The cellist is preparing for an upcoming performance of the concerto arranged for strings. Hoffman tells the The Strad how it differs from the original orchestration
The Schumann Cello Concerto is a piece I’ve known and played a greater part of my cello life, which is a very long time now! Of course I learnt it and performed it mostly in its original version, but throughout the years I have encountered and performed it in other versions. One was with cello orchestra, and while that had a fun and collegial aspect to it I can’t say it was totally successful: the extra weight of that many celli created, not surprisingly, a weightier texture and feel to the whole piece that didn’t seem entirely appropriate.
I once did another alternate version which was a redistribution of the wind and horn parts with far fewer players, some of those parts appearing in the strings. I thought that was successful and faithful to the piece. The great Dmitri Shostakovich actually wrote a rescoring of the orchestra part, which I’ve neither seen nor heard, so I’m of curious to know what he arrived at. I’m anxious to hear what this alternate version with strings will bring to the piece, it seems to me that the essential lyricism and autumnal character of the piece will be well served!
The string arrangement of the Schumann concerto is new to me. I anticipate is that since it will be exclusively strings, there is an increase in the intimacy of the contact between musicians. In this situation, there isn’t necessarily one person who is directing, it’s more of a shared experience. Since the piece speaks to many very personal emotions, this could benefit that aspect. At the same time, Schumann does use certain instruments in the full version in a particular way, notably the French horn, as many other composers have done writing for cello and orchestra (Dvořák comes to mind of course!) Understanding the special colour and sound character relationship between the cello and the horn needs to be taken into account in the string version in terms of finding suitable sonorities in the instruments used to take the place of those not present in the string version.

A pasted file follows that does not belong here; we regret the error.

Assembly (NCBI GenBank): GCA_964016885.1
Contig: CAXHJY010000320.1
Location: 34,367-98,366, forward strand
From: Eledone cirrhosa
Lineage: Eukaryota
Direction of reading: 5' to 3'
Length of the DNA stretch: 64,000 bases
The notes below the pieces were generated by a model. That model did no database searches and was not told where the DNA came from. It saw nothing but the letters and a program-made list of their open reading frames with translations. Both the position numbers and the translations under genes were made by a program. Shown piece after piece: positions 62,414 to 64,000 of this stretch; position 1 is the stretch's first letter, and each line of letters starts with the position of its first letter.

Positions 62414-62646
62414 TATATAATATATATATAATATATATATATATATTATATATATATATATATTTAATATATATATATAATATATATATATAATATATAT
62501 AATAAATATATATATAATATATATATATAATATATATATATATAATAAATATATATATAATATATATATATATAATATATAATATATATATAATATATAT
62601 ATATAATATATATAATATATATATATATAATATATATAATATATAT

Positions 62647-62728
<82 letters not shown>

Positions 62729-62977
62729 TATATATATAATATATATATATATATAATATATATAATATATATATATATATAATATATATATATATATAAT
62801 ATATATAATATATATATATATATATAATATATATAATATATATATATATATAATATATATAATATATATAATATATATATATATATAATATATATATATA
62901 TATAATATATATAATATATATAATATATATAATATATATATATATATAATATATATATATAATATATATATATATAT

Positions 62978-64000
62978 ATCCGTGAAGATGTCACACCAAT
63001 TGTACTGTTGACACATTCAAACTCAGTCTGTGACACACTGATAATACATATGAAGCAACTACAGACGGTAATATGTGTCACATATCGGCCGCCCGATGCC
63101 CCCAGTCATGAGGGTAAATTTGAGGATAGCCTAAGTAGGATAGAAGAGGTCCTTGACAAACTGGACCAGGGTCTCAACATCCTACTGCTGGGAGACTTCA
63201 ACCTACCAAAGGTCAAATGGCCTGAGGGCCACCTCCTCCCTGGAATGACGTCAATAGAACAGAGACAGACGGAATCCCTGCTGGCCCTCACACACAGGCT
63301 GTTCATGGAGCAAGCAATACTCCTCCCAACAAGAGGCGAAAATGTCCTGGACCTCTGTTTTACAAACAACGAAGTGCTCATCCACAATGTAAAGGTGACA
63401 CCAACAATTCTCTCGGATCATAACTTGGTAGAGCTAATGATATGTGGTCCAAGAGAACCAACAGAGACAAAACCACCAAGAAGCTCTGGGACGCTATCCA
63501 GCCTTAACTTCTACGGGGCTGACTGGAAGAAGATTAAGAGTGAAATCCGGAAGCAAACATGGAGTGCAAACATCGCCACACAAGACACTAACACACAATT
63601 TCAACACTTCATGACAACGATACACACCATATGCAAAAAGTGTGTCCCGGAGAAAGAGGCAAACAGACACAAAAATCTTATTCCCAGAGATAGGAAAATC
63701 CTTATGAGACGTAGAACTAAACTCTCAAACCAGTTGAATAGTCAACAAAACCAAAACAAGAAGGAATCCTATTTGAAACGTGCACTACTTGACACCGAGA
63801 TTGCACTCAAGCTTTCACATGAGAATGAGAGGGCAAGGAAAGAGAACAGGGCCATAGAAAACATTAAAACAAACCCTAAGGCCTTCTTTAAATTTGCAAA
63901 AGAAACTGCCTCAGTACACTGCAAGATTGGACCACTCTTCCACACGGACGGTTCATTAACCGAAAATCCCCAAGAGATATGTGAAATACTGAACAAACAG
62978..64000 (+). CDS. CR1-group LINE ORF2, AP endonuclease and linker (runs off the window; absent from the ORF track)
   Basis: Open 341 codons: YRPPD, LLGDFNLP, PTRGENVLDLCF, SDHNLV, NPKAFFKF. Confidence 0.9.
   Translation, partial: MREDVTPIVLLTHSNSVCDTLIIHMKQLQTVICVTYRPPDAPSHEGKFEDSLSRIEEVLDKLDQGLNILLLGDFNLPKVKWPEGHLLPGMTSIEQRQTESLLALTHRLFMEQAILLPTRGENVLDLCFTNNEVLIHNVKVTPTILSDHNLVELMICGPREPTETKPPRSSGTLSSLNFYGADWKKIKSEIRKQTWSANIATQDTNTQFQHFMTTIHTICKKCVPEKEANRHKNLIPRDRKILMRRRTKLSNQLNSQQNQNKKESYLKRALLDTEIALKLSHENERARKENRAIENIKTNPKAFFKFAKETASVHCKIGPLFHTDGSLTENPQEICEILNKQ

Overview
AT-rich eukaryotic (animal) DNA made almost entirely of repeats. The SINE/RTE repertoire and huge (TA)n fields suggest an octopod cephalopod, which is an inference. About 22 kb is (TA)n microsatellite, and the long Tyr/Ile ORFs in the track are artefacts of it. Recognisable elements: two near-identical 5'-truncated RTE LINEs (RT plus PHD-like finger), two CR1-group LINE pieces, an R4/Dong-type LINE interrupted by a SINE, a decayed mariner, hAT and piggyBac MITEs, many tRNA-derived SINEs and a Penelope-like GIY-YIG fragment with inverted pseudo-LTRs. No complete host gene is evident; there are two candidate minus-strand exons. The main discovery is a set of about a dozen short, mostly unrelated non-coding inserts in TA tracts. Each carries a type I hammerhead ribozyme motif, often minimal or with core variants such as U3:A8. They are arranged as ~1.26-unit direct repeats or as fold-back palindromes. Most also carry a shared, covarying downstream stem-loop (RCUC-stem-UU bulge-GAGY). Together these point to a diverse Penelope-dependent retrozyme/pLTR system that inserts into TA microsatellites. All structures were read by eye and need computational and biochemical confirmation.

There are many technical challenges in the piece and those need to be dealt with as with any other piece of music. In this particular case the writing, as has often been said, is quite ’pianistic’, and that creates a special challenge. Some fingerings used might be unusual in other string pieces but in this work need to be explored given the unique nature of the writing. I feel everything Schumann does is musically driven and inspired, nothing is for show, and therefore for me the best approach is to find the musical meaning and shape behind everything.
It is too difficult to specify which is the best part of the piece, the whole piece is a gem, but the second movement, especially the section with sixths in the cello, is music so sublime it reaches heaven.
Cellist Gary Hoffman will perform Schumann’s Cello Concerto arr. for String Orchestra with the Academy of St Martin in the Fields on 9 February at St. Martin-in-the-Fields, London, in a programme of Schubert, CPE Bach and Tchaikovsky.